Logical Relationships among Geographic Features and Their Attributes. Logical relationships involve "if-then" and "and-or" conditions that must exist among features stored in the dataset. For example, no land may be permitted to be zoned for residential use if it lies within a rivers five-year flood plain. Development may disallowed in the habitat of some endangered species.

     Databases can be designed to represent, model, and store information about these relationships as needed for particular applications.

    5. The Example of Topological Relationships

    Topology is one of the most useful relationships maintained in many spatial databases. It is defined as the mathematics of connectivity or adjacency of points or lines that determines spatial relationships in a GIS. The topological data structure logically determines exactly how and where points and lines connect on a map by means of nodes (topological junctions). The order of connectivity defines the shape of an arc or polygon. The computer stores this information in various tables of the database structure. By storing information in a logical and ordered relationship missing information, e.g., a line segment of a polygon, is readily apparent. A GIS manipulates, analyzes, and uses topological data in determining data relationships.

     Network analysis uses topological modeling for determining shortest paths and alternate routes. For example, a GIS for emergency service dispatch may use topological models to quickly ascertain optional routes for emergency vehicles. Automobile commuters perform a similar mental task by altering their route to avoid accidents and traffic congestion. Likewise an electrical utility GIS could rapidly determine different circuit paths to route electricity when service is interrupted by equipment damage. Similarly, political redistricting planners could use certain algorithms to determine logical relationships between population groups and areas for district boundaries.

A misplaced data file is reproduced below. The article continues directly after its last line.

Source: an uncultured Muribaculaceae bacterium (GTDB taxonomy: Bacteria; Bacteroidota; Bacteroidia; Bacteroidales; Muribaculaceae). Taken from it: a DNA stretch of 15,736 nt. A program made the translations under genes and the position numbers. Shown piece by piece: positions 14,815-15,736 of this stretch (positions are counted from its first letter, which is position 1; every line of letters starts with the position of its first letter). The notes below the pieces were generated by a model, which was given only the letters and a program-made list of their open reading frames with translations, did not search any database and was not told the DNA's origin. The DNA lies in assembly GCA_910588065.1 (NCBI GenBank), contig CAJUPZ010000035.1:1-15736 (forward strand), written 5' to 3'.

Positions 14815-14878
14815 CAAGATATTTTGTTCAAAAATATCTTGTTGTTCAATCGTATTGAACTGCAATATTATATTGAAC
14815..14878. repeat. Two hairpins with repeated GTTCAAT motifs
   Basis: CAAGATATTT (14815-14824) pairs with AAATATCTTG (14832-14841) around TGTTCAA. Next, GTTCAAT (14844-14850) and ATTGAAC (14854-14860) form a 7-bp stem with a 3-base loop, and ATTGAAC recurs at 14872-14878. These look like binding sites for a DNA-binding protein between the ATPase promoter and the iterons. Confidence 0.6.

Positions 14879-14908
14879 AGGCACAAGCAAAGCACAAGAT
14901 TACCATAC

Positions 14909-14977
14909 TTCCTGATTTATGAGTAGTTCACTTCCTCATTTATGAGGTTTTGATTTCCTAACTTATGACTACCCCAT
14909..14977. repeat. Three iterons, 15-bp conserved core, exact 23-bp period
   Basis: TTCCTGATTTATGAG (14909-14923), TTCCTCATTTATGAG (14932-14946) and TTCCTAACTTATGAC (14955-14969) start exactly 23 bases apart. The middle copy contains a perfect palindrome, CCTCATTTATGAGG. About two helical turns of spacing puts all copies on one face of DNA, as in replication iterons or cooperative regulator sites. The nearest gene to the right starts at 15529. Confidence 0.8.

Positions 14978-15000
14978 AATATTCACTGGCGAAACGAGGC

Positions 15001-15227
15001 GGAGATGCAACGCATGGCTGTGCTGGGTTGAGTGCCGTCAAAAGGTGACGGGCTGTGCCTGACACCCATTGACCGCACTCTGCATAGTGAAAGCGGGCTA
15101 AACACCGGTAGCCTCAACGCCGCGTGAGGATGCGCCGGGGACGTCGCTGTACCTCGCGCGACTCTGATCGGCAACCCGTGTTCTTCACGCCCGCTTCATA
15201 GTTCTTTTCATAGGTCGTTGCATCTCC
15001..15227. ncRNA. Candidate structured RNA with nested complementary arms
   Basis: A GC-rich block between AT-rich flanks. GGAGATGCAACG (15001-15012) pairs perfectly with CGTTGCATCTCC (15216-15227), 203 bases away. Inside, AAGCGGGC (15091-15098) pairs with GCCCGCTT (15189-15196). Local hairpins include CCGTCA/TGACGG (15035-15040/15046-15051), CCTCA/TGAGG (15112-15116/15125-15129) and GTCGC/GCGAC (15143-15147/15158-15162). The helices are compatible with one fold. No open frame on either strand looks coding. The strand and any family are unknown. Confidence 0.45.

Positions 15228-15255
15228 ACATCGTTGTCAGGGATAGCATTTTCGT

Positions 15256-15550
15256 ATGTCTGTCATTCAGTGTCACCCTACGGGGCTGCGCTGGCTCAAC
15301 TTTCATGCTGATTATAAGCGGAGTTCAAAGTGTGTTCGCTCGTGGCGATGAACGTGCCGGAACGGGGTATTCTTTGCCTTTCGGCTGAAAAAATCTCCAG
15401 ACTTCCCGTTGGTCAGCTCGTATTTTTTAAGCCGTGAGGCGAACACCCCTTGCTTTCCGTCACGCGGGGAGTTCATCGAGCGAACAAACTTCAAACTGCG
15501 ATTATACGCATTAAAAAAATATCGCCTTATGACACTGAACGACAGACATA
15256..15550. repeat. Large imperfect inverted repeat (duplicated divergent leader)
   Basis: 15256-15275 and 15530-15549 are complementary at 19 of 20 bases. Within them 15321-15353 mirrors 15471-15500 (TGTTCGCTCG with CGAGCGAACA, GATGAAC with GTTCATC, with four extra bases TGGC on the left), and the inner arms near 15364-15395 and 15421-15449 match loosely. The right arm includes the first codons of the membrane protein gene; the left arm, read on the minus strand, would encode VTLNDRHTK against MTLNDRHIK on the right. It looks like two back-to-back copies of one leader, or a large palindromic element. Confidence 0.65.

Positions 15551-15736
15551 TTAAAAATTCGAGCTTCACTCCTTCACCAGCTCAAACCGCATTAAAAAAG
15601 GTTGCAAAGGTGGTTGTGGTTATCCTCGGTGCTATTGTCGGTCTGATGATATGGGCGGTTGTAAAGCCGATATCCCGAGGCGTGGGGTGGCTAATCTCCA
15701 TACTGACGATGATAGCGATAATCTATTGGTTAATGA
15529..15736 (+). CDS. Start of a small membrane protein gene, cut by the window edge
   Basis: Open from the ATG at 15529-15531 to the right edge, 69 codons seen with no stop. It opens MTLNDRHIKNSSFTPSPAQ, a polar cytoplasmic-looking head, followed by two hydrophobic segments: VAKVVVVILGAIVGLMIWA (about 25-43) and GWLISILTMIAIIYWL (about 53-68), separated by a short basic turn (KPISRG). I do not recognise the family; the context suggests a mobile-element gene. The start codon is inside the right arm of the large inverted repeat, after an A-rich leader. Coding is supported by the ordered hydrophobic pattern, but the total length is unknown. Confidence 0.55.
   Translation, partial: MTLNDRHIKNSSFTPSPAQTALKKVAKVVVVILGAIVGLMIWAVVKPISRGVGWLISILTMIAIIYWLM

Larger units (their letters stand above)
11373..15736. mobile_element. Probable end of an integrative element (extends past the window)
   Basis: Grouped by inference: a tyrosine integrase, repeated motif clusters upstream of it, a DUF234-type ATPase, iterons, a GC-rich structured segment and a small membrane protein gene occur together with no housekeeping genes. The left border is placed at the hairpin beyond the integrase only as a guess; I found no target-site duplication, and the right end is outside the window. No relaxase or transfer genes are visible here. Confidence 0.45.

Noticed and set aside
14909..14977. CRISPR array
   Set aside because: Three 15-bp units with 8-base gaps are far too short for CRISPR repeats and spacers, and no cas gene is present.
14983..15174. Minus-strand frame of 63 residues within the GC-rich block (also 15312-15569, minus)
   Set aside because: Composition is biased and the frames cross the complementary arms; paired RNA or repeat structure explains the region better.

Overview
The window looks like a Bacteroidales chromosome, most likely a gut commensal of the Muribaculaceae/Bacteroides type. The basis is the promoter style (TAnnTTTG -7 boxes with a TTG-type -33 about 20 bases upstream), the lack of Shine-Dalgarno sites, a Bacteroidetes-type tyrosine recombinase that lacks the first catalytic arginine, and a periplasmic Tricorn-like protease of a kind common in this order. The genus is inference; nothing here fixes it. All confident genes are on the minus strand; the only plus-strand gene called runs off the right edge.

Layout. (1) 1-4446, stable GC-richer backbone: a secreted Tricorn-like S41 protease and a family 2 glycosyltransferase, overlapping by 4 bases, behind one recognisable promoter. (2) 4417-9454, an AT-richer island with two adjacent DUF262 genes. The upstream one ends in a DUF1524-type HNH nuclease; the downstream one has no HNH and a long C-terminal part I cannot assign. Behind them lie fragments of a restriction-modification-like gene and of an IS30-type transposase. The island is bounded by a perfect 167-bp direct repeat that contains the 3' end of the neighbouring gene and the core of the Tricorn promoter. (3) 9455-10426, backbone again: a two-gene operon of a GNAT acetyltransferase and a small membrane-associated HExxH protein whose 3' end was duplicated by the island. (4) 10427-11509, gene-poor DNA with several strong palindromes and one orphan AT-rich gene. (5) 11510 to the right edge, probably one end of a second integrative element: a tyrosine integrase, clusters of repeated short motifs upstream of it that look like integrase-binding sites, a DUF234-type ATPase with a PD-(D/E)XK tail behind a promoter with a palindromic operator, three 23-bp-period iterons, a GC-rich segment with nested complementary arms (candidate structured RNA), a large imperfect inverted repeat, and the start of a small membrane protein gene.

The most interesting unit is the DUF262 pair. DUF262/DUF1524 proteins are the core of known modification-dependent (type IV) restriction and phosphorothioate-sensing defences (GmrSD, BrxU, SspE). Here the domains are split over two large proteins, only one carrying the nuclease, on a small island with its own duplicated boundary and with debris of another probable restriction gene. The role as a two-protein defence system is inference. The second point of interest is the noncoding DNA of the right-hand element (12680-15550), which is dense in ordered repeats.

To see how topology is represented or modeled, it is useful to consider an example to see how connections are coded into a database. This involves recording more than use the absolute location of points, lines, and regions.

     The first step is to record the location of all "nodes," that is endpoints and intersections of lines and boundaries.

    Based upon these nodes, "arcs" are defined. These arcs have endpoints, but they are also assigned a direction indicated by the arrowheads. The starting point of the vector is referred to as the "from node" and the destination the "to node." The orientation of a given vector can be assigned in either direction, as long as this direction is recorded and stored in the database.

    By keeping track of the orientation of arcs, it is possible to use this information to establish routes from node to node or place to place. Thus, if one wants to move from node 3 to node 1, we can locate the necessary connections in the database.

     Now, "polygons" are defined by arcs. To define a given polygon, trace around its area in a clockwise direction recording the component arcs and their orientations. If an arc has to be followed in its reverse orientation to make the tracing, it is assigned a negative sign in the database.

    Finally, for each arc, one records which polygon lies to the left and right side of its direction of orientation. If an arc is on the edge of the study area, it is bounded by the "universe."  

    Now that this information has been recorded in the database, it is possible to pose questions about connectivity and location. For example:   

    Arc-node topology, as this is called, was developed several decades ago as a convenient way of store information of this sort. It is used to encode information used in the US Bureau of Census TIGER boundary files and is the basis of the spatial modeling system used by the Arc/Info software system.

     6. Object-oriented Databases